Adriatic gobbles up more hot property in Bosnia
Adriatic Metals knows it is onto something in Bosnia and has wasted no time locking up more ground within cooee of its exciting Vares multi-mineral project which takes in the Veovaca and Rupice prospects.
The company said this week that the local municipal council had approved the company’s request for major land expansions to its existing concession agreement over the 100% owned Vares polly-metallic project.
Under the terms of the original agreement, Adriatic obtained ownership of three fields, with two of these surrounding the Veovaca prospect and the other encapsulating the Rupice prospect.
Following a string of extraordinary successes with the drill bit that commenced in 2017, the company has been able to couple historical data and more recent geophysical and geochemical results to justify applying for an extension to the agreement.
Adriatic believes there is significant potential to extend existing areas of identified mineralisation into new discoveries on its expanded tenement position.
In particular, the expanded concession at Rupice includes land immediately north of a drill hole reported in July that returned an incredible 66 metres grading 2.1 g/t gold, 158g/t silver, 2.3% copper, 8.6% lead, 12.8% zinc and 37% barite from 210m down-hole.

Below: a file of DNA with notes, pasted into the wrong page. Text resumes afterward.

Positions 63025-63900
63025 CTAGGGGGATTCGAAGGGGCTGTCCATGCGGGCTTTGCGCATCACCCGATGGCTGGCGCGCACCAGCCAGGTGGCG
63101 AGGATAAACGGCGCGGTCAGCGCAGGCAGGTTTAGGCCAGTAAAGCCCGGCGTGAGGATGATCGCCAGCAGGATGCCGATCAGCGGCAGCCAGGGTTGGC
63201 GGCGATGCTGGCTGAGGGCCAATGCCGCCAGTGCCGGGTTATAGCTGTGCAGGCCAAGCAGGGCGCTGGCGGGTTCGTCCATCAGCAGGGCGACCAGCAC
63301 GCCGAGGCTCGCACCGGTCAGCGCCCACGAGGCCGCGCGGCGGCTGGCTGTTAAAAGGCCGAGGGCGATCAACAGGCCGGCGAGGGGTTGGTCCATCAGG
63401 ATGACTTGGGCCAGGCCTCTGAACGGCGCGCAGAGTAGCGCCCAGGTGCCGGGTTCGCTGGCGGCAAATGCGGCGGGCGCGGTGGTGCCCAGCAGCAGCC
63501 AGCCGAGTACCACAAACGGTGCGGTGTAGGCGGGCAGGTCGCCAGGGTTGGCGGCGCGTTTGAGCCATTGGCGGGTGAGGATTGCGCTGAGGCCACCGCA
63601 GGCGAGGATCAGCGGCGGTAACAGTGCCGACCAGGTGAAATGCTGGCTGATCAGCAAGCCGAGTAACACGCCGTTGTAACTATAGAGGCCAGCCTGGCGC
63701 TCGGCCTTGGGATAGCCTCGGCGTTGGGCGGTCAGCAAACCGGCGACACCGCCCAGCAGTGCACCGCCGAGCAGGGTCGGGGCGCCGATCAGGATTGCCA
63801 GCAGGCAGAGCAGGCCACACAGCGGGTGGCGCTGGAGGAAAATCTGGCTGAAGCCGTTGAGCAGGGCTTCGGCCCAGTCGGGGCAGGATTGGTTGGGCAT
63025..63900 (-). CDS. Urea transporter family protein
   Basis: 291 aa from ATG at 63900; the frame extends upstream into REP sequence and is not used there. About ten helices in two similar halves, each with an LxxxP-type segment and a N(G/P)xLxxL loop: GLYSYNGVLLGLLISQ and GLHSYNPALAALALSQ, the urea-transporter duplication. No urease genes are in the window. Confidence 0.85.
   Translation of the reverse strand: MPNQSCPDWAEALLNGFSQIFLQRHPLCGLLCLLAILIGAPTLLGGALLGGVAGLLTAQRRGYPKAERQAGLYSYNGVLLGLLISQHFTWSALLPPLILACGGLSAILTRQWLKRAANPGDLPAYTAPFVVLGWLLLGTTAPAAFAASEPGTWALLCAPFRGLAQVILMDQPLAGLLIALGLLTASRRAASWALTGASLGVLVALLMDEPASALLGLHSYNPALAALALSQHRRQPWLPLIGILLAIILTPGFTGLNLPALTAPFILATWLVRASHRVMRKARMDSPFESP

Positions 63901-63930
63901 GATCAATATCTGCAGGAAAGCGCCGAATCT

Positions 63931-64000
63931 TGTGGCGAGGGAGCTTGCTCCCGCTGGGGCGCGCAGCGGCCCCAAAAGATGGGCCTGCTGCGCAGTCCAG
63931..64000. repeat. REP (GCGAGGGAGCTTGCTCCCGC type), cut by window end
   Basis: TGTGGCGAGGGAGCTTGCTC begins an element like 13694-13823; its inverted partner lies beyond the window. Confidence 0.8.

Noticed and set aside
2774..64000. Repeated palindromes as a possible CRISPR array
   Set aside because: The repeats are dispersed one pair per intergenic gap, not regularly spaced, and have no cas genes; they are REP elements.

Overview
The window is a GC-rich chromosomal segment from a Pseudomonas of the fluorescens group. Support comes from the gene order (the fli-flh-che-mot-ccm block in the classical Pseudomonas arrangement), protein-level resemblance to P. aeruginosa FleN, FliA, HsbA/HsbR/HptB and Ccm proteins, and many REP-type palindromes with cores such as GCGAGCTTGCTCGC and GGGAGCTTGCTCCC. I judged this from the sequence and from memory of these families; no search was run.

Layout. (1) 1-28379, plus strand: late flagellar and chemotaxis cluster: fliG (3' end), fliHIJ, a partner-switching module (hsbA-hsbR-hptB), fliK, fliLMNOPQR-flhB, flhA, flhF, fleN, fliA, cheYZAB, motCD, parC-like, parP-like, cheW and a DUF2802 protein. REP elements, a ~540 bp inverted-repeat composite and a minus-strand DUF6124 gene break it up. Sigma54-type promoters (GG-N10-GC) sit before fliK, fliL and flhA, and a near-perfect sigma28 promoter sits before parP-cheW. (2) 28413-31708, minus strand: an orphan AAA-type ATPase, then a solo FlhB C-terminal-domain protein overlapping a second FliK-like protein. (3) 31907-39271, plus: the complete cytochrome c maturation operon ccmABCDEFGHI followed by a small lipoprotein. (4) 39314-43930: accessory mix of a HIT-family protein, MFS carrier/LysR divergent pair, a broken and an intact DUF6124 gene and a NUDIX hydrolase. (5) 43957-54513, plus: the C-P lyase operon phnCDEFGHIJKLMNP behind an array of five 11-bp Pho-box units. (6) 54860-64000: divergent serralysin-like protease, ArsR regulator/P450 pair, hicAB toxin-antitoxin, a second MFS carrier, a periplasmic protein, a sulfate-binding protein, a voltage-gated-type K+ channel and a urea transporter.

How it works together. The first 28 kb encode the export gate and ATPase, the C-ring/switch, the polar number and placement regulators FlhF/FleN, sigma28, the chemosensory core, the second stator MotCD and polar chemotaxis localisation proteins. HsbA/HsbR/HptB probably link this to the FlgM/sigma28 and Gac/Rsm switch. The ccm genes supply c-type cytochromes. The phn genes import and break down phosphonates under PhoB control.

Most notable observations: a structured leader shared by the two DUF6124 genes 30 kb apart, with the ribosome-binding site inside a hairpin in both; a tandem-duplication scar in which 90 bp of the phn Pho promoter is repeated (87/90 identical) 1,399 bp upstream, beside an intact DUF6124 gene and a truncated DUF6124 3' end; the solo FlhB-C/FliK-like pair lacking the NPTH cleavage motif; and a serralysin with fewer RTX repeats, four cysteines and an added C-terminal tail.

The high grade mineralisation in this hole continues down plunge to the north, directly into the expanded concession area, representing an irresistible target for the company to follow-up.
Adriatic Metals CEO Geraint Harris said: “The approval of the Concession extension by the Vares Municipality was based on a full council meeting and ensuing discussion, which resulted in a unanimous supporting vote. This marks a very significant demonstration of the local support that the company is fortunate to enjoy in the Municipality of Vares.”
“The expanded Concession application will allow us to employ modern exploration techniques to a hugely prospective area and further help maximise the value of the Vares Project over both the short and medium term.”
The application will now be subject to a brief public review period and if successful, it will be submitted to the local Government Ministry for final approval and gazette.